One of the first to be “identified” as Red Jack was known as Leather Apron for the garment he wore. He had evidently been seen becoming violent with a prostitute while drunk and was picked up by the police with several knives in his possession. When he explained that he repaired boots for a living, hence the leather apron and the knives, demonstrating how each was used in repairing footwear, the case against him weakened, and was finally destroyed when his family swore he was home with them every night that a murder had been committed.
The next suspect was more colorful. A mad Russian physician named Alexander Pedachenko was reportedly sent to England by the Czarist secret police to embarrass British detectives. In a variant theory, he had allegedly murdered several women in Russia in similar fashion to Jack’s but, because of his high social position, was sent to England instead of being arrested. Pedachenko was reported to be the Ripper in a manuscript written in French by Gregory Rasputin and found in his basement after the Mad Monk was assassinated in 1916. Skeptics pointed out that Rasputin’s house had no basement, nor did he read or write French.
One firmly held theory is that the culprit was another medical man, Dr. Stanley, who supposedly contracted syphilis from Mary Kelly (the last victim positively identified as having died at the hands of the Ripper) and, in a rage, began killing Kelly’s friends before slaughtering her. The weakness in that theory is that the very precise records of the General Medical Council of Great Britain do not show that anyone named Stanley practiced in London in 1888.
A newspaper reporter named Roslyn D’Onston, an alcoholic, drug abuser, advocate of black magic, and a friend of Aleister Crowley, was identified as Red Jack years after the fact when it was discovered that his stories included facts that only the Ripper would have known, but he was never charged and there are no records of his ever being interviewed, much less arrested.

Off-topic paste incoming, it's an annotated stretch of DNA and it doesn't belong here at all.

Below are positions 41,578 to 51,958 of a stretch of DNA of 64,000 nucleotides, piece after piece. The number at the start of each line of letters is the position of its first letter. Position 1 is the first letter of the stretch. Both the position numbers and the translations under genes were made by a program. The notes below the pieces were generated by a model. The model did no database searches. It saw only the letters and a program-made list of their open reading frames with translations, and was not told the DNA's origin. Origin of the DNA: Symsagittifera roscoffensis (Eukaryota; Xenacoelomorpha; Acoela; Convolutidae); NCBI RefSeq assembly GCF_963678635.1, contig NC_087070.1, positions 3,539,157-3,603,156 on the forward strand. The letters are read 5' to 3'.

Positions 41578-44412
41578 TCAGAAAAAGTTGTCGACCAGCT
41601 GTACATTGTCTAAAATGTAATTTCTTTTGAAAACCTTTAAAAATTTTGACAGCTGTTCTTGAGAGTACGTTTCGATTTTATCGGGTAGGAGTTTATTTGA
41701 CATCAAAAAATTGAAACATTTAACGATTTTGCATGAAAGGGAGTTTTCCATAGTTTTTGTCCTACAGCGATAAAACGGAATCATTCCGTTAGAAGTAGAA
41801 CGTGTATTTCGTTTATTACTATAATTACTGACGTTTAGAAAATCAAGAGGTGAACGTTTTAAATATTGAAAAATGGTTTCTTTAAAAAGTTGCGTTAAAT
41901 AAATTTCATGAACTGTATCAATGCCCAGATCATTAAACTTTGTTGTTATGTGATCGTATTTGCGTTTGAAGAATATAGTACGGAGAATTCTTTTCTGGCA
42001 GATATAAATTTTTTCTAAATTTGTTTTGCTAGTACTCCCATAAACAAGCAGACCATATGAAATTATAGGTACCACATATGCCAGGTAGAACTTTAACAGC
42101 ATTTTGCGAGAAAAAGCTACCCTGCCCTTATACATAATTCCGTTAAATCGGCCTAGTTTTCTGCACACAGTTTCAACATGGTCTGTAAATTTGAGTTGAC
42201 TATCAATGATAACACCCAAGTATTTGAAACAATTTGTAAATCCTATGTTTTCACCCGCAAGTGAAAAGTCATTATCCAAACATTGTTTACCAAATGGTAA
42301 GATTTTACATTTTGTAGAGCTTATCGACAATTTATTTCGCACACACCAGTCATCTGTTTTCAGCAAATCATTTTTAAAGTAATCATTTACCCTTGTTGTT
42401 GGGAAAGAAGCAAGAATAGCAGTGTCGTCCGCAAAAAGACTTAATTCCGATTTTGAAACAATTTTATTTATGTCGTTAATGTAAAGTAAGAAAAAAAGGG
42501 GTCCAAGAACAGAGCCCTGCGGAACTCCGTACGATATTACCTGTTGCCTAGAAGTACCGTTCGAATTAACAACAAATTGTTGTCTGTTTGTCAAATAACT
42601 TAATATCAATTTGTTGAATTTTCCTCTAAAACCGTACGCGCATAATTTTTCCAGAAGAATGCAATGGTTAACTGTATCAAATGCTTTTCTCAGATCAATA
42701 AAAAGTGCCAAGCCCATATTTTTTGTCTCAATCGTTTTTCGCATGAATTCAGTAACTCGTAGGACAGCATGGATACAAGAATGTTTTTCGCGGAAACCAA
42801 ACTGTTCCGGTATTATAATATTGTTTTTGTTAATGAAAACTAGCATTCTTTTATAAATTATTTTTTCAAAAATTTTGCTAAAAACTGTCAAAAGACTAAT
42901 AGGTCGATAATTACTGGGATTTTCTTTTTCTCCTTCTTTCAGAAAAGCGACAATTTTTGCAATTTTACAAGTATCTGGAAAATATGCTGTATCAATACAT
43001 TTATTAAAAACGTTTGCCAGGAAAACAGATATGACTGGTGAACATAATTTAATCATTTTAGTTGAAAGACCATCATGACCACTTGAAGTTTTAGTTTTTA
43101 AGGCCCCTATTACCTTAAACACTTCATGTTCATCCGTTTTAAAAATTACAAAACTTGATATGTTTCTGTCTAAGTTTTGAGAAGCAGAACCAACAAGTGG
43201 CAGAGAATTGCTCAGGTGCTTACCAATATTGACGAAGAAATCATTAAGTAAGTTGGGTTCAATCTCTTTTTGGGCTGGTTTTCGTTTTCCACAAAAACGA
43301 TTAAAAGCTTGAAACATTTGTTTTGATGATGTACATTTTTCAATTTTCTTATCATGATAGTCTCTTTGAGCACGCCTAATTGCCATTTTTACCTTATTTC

Where do the theories end? They don’t. Arthur Conan Doyle was convinced that the fiend was really Jill the Ripper, probably a midwife who had been sent to prison for performing abortions and was a lunatic by the time she was released. Dr. William Gull, Queen Victoria’s physician, was named by a spiritualist. Gull admitted to having blackouts, unable to account for periods of time, but there was no physical evidence to suggest he had been in the East End at any time during the murders. These possibilities merely scratch the surface of the named suspects and those vaguely assumed to have committed the crime, from butchers to Jews to foreigners because, as several newspapers assured readers, no Englishman could have committed such atrocities.
Having now read more books, stories, articles, and reports about Jack the Ripper than I ever imagined I would, I confess that I have absolutely no idea who committed these heinous crimes. I’m not even sure how many victims there were, nor am I 100 percent convinced that there was a single murderer. I don’t know if he was brilliant enough to elude capture, night after night, or merely incredibly lucky. I don’t know if the police were competent, and I don’t know which of the thousands of newspaper accounts of the time were accurate. Amateurs have devoted years of studying and theorizing to arrive at a solution, and so have professionals; police officers, authors, scholars, historians, sociologists, and journalists have spent years on the subject, and they have no difficulty in sharing their opinions.
The only difference between them and me is that I admit I have no clue as to who Jack the Ripper was. It’s okay. I was only obsessed about it for a year—but I’ve recovered.
Adapted from the introduction of THE BIG BOOK OF JACK THE RIPPER, edited by Otto Penzler. Used with permission of Vintage Crime. Introduction copyright 2016 by Otto Penzler.